Battlefield V’s Firestorm Is A Serviceable, But Not Special Battle Royale
When DICE originally announced Battlefield V last May, I was impressed by the studio’s commitment to sticking to its guns with a teamplay-focused competitive multiplayer experience. While Call of Duty jumped on the battle royale bandwagon, DICE seemed to be instead focusing on what made Battlefield special in the first place. That narrative fell apart in the summer when EA announced Battlefield V would be getting its own rendition of the mode Brendan Green popularized with PlayerUnknown’s Battlegrounds and Epic pivoted to with Fortnite.
This week, Firestorm finally parachuted in as the reinforcement the content-starved Battlefield V desperately needs. But in the months since DICE announced plans to join the battle royale battle royale, the competition in the genre is fiercer than ever, with EA’s own Apex Legends exploding on the scene and garnering more than 50 million players in less than 30 days. After playing the mode over the last several days, I think Firestorm is a serviceable battle royale experience with some signature Battlefield elements, but I doubt that will be enough to pull players away from the other games or change the fortune of Battlefield V on its own.
Developed by DICE’s sister studio Criterion, Firestorm makes a few notable changes to the battle royale formula. Criterion leverages Frostbite’s signature destruction capabilities to make arguably the most interesting closing circle in the genre. Rather than just drain health from players caught outside its borders, the firestorm literally burns and destroys everything in its path. This makes the heart-pounding race to escape its fiery clutches all the more thrilling. Destructibility also helps root out building campers. If someone is hunkered down in the top level of a home, a well-placed rocket or artillery can dislodge them from their defensive position.
It wouldn’t be a proper Battlefield mode without a healthy emphasis on vehicular play, and Firestorm has many more vehicles than its competition. You can commandeer tanks, amphibious vehicles, armored trucks, and even a prototype helicopter. The value of the most powerful vehicles like tanks largely depends on whether you have extra ammo or gas to extend their usefulness. Don’t expect to be rolling into the final circle every round with an infinite amount of ammo in your Tiger.
Firestorm supports solo play and squads with up to 64 players, a player count that feels disappointing given the large map size compared the genre’s 100-player standard. Over my dozens of hours spent with the game, a steady rhythm developed as to how most matches played out. As with most battle royale modes, drops often include a furious race to weaponry before other players gather them and turn their sights on you. The herd is often thinned by a good 20 players within the first few minutes of the match. Then, the play typically transitions into a lonely sojourn toward the middle of the hot zone. Criterion tries to entice players into skirmishes during these sequences by placing strategic supply points on the map where players can capture to recover rare items, but even taking these sometimes doesn’t result in an encounter. If the player count was beefed up, perhaps it would feel more lively on the way to the final showdown.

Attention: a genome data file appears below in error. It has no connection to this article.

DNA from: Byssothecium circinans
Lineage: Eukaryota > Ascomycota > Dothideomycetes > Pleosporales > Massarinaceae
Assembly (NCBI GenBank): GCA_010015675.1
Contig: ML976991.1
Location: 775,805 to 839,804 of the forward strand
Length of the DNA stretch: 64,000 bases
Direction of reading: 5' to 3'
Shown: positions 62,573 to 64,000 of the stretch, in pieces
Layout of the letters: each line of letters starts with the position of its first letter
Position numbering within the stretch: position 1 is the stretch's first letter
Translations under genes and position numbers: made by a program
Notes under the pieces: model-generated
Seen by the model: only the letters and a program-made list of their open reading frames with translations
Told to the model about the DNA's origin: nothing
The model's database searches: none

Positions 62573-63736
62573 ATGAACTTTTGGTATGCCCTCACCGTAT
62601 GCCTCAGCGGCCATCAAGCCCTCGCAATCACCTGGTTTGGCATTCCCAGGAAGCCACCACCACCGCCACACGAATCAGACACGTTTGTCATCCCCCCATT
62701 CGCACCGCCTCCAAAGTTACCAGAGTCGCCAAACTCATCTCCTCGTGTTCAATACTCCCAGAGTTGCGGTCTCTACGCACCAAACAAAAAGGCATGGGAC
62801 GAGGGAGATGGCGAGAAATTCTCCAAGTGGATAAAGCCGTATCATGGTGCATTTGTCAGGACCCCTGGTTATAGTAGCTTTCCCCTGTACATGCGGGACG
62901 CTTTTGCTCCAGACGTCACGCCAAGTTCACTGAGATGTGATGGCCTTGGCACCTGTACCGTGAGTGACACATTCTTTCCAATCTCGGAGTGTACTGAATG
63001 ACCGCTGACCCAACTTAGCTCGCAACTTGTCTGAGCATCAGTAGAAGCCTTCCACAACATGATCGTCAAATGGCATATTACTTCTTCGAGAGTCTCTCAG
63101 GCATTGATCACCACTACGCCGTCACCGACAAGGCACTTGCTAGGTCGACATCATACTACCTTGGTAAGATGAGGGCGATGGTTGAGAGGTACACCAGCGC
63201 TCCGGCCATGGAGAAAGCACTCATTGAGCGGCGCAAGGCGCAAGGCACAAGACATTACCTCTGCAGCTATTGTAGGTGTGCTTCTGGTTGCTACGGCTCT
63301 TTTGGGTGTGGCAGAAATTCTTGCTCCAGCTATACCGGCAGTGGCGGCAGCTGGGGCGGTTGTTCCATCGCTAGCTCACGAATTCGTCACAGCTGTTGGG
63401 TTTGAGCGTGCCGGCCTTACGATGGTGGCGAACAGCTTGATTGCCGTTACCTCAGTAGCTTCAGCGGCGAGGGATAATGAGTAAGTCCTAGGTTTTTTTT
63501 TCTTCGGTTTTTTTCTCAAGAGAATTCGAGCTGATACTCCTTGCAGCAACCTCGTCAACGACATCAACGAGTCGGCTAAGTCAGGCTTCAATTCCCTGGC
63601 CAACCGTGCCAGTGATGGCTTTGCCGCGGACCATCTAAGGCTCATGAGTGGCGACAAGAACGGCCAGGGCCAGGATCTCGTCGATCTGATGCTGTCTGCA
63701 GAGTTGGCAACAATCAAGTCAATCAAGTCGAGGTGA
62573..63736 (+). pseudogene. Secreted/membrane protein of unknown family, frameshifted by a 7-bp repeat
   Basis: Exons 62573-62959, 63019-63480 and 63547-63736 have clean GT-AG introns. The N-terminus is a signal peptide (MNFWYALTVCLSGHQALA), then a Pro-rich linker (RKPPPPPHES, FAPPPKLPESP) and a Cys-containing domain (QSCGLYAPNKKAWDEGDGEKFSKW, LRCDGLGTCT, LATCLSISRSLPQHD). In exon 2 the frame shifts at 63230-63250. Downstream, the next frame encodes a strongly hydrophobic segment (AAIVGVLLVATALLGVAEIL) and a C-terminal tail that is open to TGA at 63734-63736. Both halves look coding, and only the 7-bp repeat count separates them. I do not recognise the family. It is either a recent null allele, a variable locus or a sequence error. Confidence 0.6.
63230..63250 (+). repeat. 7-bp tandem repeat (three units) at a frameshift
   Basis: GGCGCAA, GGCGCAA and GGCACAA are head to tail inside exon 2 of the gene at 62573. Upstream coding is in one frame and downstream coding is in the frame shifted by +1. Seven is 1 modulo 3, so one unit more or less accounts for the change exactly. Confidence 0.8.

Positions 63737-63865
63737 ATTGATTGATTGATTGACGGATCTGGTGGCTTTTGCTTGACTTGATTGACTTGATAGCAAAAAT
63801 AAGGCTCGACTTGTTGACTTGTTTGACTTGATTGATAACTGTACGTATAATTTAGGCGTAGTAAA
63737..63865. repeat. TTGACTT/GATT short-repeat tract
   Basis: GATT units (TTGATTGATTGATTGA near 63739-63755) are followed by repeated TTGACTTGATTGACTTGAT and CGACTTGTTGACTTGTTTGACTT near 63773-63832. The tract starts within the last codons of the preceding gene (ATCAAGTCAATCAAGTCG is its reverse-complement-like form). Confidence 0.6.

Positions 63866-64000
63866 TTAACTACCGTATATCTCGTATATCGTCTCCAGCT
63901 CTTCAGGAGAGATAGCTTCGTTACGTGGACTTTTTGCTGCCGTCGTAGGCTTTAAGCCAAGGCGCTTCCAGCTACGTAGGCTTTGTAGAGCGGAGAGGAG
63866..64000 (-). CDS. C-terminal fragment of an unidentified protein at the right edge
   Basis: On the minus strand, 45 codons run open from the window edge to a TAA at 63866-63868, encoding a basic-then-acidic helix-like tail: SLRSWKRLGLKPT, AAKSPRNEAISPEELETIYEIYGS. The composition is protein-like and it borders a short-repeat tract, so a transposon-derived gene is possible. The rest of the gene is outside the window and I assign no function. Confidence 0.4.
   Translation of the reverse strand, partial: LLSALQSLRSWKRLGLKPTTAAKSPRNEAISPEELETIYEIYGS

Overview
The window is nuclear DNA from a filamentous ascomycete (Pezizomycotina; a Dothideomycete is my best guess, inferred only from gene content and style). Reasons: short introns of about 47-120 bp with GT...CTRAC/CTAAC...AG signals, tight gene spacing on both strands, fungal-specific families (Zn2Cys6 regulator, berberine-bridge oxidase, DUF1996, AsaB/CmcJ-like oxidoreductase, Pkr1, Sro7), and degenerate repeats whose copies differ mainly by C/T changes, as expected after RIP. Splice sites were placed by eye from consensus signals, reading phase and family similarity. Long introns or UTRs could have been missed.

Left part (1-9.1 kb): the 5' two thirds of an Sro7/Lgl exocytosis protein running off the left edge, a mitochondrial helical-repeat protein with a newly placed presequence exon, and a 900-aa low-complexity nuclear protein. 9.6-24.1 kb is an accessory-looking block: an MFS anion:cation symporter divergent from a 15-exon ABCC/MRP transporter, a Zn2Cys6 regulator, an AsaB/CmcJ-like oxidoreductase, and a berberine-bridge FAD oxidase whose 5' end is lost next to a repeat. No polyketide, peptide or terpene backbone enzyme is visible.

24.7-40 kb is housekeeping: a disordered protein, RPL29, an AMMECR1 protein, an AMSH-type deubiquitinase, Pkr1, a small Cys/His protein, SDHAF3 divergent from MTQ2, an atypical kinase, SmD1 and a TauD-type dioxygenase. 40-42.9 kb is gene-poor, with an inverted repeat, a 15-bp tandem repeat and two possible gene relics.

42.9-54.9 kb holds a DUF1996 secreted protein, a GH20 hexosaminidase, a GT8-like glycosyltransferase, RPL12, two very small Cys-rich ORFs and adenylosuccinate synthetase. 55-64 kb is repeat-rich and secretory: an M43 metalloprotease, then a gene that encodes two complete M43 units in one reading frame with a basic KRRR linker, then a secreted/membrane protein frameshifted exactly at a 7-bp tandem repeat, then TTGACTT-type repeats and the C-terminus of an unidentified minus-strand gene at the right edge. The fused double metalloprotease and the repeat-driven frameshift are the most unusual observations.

Having more fighters in each round would be nice, but player count isn’t one of the bigger issues holding back Firestorm. My main gripe with the game right now is how long it takes to get into a match. While most battle royale games allow you to quickly start a new round once you are downed, Firestorm has a painfully slow process whereby you need to first wait for your progression stats to tally, find a party if you are playing squads, then load the map, and then wait a bit longer in an unnecessary, PUBG-style instanced lobby where you run around like a moron trying to shoot or stab each other. Given the game already has a practice range for experimenting with guns, this section feels superfluous. Collectively, the wait can take anywhere from three to five minutes on average, which is way too long.
DICE also needs to overhaul Firestorm’s looting system, which everyone under the sun has already astutely pointed out. When you finish off an opponent, loot bursts from their body like a piñata. This moment can look comical, but sorting through the gear is a nightmare because the gear often stacks on itself, making it unnecessarily difficult to sort through the mess. Correcting this problem with an Apex Legends style deathbox seems like an easy improvement, so we hope to see a hotfix soon.
Beyond these standout features and problems, Firestorm isn’t particularly noteworthy. The gunplay is solid. Loot drops seem varied enough and game changers like V1 rockets feel scarce enough as to not dominate matches. The map is beautiful, though it could use more memorable points of interest. I would have liked to see Criterion find a way to make classes matter in battle royale and integrate fortifications, but these exclusions hardly doom the experience.
Firestorm is a competent take on the battle royale genre capable of delivering thrilling moments, but even if Criterion cuts down the time between matches, adds more players, and fixes the loot piñata problem, this mode doesn't distinguish itself enough from the crowded genre to change the fortunes of Battlefield V.